Now, my research taught me that the devil is in the details, and here the details consist of power consumption. The FPGA can burn as much as 10W (and become so hot that you cannot touch the heatsink anymore), other devices (especially the RAM, the FTDI chips and the microcontroller) also consume several watts together, and everything need a very high quality power supply. For instance, the FPGA core needs between 0.980 and 1.050 volts, at up to 8 amps! Producing such a stable voltage at such high currents is very challenging. Moreover, a dozen other voltages are required (1.0V, 1.2V, 1.3V, 1.5V, 3.3V, 5.0V among others).
All the voltages required on the Nexys Video board are produced by a succession of ADP voltage regulators. They are chained or run in parallel, and need to be very efficient. The input voltage (from the power brick) is 12V, and 1V must be produced at 8 amps. A simple approach that dissipates the "excess voltage" as heat would not work, as about 88W would be needed for that apprach (losing 11V at 8A). This is more power than consumed by a high-end Intel CPU!
Here is a table of all the high-quality switching power regulators found on the Nexys Video board
To that, we have to add high-quality and large capacitors, and 1% tolerance resistors. I did not find the exact reference of the resistors, capacitors and inductances used, but it seems that they are worth at least 10 USD.
The board itself
We tend to forget that, but printing PCBs is quite expensive. Moreover, we are not talking about a simple one-sided PCB printed at a low-cost factory. As seen on the picture below, there are many traces, many vias that are really close to each other, and routing likely requires the use of several PCB layers. To give an idea, the default Power Analysis configuration in Vivado assumes that 12 to 15 PCB layers are used. This is absolutely huge!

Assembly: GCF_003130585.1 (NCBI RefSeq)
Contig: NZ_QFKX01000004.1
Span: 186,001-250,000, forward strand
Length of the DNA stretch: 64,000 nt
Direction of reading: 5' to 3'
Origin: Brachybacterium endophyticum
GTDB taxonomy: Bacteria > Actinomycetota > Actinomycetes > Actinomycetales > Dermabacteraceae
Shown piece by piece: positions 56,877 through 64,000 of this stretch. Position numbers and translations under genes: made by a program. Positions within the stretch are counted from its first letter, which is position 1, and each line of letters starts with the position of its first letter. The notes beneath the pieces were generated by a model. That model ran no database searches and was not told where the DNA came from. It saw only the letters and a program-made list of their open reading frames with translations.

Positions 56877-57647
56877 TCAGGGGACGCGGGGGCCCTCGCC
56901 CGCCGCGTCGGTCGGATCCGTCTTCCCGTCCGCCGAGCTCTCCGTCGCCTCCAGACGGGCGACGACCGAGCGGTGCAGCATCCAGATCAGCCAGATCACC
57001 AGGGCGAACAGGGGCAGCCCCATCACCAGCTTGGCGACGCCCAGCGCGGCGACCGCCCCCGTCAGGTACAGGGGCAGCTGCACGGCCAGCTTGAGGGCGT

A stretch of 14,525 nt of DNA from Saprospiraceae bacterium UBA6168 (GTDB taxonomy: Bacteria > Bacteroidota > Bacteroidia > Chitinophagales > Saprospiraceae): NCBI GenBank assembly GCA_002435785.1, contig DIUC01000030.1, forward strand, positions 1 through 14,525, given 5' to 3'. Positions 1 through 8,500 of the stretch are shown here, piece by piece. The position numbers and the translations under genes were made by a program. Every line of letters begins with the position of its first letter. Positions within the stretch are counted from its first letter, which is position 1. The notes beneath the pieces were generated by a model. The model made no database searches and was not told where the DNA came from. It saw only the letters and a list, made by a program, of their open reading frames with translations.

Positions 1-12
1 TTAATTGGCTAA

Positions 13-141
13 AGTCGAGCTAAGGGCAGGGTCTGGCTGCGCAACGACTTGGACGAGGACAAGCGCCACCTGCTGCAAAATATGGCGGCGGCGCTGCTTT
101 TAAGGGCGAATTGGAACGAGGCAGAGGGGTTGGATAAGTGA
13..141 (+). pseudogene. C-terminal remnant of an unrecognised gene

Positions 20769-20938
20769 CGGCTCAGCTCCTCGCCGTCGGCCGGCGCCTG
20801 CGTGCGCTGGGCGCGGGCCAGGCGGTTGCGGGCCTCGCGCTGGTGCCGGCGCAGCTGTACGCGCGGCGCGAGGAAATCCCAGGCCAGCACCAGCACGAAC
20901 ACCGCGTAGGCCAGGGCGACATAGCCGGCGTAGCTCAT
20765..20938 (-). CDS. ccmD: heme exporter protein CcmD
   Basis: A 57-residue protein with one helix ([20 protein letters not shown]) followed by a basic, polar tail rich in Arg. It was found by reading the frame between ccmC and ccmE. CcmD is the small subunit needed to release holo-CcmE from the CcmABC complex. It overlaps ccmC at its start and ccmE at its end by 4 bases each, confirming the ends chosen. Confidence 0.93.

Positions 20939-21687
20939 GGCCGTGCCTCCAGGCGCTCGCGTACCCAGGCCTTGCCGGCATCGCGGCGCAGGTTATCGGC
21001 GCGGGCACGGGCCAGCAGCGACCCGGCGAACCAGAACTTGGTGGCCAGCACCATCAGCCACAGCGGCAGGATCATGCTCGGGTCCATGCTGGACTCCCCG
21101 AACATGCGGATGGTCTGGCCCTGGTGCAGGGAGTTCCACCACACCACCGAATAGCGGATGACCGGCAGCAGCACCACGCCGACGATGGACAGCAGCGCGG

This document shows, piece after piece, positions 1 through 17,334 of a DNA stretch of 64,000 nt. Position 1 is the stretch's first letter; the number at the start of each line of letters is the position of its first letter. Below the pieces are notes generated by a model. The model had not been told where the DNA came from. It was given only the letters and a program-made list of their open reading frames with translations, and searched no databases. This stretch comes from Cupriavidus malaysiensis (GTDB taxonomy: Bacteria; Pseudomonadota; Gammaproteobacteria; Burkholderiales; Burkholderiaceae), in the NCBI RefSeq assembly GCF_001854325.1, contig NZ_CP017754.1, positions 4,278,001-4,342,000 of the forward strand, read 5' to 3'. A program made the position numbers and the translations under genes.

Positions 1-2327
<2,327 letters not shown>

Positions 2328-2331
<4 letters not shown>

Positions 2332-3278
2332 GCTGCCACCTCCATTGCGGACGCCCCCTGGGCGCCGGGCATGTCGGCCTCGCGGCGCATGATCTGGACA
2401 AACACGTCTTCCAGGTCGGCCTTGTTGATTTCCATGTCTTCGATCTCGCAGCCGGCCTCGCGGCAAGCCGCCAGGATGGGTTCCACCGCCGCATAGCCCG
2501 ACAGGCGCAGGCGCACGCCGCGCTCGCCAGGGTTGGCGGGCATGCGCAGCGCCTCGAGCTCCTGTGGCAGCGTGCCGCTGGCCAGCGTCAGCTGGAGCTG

I tried to take a picture of the edge of the Nexys Video board, but we reach here the limits of my image acquisition apparatus (a 35x zoom Canon SX30-IS with some close-up add-on lenses):
I cannot really extract much information from the above image as I'm not (at all) a PCB designer. For instance, I don't know if each darker line indicates a separation between layers. I assume that the lighter portion of the image comes from when the PCB was cut, but I don't really know. For what I see, there may be around 8 layers in this PCB.
After a very quick research, it seems that an 8-layers board the size of the Nexys Video would cost about 30 USD in 500 unit batches. But as with software costs, only Digilent knows how much the PCB costs.
The power supply shipped with the Nexys Video board is able to output at most 36W at 12V, 3A. One day, I let it plugged in the wall overnight, with the board shut down (so, no load on the brick). The next morning, the brick was completely cool. I became curious and loaded a very power-hungry design on the Nexys Video board. The FPGA became really hot (it reached 73 °C, 163 °F), the various voltage regulators slightly warm, the RAM quite warm too. And the brick was still completely cool.